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What has the Biden administration said about the arrest of Peruvian President Pedro Castillo?

Peru’s lawmakers voted to remove the former leader after he attempted to dissolve Congress ahead of an impending impeachment vote.

White House responds to arrest of Peruvian President Castillo

Peru swore in a new leader on Wednesday as Dina Boluarte became the nation’s first female President. Her confirmation came at the end of a tumultuous day that saw her predecessor, Pedro Castillo, impeached by lawmakers and arrested.

On Wednesday morning Castillo announced his intention to dissolve Congress, which was due to vote on an impeachment proposition against him. Castillo’s plan was decried by government officials, Peru’s Supreme Court and both the police and armed forces.

As the upheaval continues to play out in the capital city of Lima, President Biden has not yet issued a public comment on the situation.

However Lisa Kenna, the US Ambassador in Peru, said that she hoped Castillo’s removal would “allow Peru’s democratic institutions to function according to the Constitution.”

Likewise, US State Department spokesperson Ned Price issued a statement saying: “We will continue to stand against and to categorically reject any acts that contradict Peru’s constitution, any act that undermines democracy in that country.”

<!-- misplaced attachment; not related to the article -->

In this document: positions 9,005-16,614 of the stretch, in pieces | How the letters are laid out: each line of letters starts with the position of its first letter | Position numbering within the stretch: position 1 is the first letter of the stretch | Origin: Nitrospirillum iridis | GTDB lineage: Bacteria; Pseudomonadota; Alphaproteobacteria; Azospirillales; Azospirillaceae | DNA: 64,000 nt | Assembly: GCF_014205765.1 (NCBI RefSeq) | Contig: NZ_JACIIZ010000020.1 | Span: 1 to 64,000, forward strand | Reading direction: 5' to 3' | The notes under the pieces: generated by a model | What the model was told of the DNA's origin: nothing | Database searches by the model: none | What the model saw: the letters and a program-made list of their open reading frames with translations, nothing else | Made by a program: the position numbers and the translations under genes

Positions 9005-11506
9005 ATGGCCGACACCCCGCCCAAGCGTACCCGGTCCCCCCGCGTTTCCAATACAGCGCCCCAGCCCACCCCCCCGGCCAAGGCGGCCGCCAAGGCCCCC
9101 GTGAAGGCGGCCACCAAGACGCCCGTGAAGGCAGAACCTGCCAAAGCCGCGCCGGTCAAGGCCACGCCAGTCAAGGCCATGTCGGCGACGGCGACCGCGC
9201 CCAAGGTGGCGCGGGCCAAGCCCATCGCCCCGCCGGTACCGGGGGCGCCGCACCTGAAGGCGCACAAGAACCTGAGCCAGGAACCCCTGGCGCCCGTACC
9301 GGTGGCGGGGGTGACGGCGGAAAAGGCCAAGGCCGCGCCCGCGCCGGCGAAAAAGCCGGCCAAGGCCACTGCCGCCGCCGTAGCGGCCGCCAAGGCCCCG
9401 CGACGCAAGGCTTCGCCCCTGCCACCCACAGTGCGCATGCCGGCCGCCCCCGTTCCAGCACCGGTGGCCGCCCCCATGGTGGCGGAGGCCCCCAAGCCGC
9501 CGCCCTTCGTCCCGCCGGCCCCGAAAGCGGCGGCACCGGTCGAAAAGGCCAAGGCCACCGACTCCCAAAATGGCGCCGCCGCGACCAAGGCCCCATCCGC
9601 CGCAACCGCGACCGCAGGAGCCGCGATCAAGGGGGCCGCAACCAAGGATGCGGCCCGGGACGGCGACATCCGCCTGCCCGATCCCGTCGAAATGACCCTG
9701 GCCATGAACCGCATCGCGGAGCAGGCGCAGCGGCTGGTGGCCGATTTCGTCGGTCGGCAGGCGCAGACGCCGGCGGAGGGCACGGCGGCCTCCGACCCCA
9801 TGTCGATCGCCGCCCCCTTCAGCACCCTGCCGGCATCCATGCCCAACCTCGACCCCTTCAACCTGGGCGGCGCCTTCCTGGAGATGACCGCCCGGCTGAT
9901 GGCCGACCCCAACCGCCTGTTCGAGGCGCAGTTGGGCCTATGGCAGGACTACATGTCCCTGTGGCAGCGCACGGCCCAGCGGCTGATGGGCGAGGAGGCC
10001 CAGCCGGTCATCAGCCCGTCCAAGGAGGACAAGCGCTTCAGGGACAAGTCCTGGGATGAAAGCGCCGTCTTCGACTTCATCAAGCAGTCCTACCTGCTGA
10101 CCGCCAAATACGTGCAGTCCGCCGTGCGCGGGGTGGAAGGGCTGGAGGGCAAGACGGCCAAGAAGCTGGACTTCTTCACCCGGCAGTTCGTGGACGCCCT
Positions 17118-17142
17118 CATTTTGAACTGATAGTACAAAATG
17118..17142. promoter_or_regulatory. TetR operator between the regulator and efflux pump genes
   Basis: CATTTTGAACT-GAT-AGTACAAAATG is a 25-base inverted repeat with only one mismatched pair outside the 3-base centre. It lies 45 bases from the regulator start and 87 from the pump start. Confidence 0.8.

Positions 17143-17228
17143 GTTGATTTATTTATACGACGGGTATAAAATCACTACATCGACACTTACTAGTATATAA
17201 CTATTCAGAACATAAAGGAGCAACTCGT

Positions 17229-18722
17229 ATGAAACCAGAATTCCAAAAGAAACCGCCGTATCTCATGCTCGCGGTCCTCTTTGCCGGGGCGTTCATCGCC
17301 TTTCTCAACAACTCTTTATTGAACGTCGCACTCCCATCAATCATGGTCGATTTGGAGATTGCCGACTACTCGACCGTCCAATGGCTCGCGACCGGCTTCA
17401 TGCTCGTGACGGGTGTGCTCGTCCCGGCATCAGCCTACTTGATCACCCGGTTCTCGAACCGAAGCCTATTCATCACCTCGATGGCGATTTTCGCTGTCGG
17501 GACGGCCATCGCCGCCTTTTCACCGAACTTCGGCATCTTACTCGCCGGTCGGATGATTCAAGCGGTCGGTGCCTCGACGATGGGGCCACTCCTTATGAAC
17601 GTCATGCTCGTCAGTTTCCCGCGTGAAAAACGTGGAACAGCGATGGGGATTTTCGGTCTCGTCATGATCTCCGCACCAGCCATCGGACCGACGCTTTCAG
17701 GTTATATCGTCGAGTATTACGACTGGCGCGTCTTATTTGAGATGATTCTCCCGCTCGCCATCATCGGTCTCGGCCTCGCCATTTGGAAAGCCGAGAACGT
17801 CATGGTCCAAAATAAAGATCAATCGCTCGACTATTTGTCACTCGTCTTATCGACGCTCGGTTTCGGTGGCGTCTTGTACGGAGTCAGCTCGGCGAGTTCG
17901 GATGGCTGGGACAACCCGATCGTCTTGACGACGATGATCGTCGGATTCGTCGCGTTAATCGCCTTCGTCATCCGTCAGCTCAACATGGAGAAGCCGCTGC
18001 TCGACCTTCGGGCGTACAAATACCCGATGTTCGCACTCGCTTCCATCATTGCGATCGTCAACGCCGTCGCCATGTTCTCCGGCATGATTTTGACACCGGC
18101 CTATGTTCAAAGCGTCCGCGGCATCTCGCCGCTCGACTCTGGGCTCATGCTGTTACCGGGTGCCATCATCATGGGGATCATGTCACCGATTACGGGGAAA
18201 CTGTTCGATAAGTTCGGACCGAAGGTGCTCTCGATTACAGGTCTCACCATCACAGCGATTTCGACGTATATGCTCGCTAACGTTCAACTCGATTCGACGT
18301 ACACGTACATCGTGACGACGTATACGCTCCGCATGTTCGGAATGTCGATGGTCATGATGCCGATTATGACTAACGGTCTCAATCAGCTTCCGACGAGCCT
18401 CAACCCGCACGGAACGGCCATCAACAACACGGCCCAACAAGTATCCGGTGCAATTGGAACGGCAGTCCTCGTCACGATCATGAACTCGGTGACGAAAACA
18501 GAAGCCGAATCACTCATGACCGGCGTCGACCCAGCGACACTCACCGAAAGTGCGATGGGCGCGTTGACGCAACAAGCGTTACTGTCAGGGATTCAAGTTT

After being sworn in by lawmakers President Boluarte took to Twitter to denounce Castillo’s attempts to dissolve Congress, describing it as “a coup that aggravates the political and institutional crisis that Peruvian society will have to overcome with strict adherence to the law.”

What have world leaders said about what happened in Peru?

The response to Castillo’s actions in Peru’s legislature has been almost unanimous, with 101 of 130 lawmakers voting to impeach him and just six votes against removing him from office. Since taking office in July 2021 Castillo has gone through more than 80 ministers, appointing allies lacking in the required experience to top jobs.

His departure is the latest example of the political instability in Peru, which has seen the country appoint six Presidents in the last six years.

There is now a real hunger for a period of stability in Peruvian politics. Boluarte has called for a truce between the various factions in Peru’s Congress and promised to name a cabinet that reflects all viewpoints.

The news of another Peruvian president’s toppling has been of great interest to neighbouring countries. A number of leaders in the region have expressed their concern for the situation in Lima, but noted that proper constitutional procedures appears to have been followed.

Brazil’s President-elect Luiz Inácio Lula da Silva said: “It is always regrettable that a democratically elected president has this fate, but I understand that everything was forwarded in the constitutional framework.”

On Twitter, Chile’s foreign ministry described Castillo’s actions as a “rupture of constitutional order”, while the Brazilian Ministry of Foreign Affairs described them as “incompatible with the constitutional framework of that country”.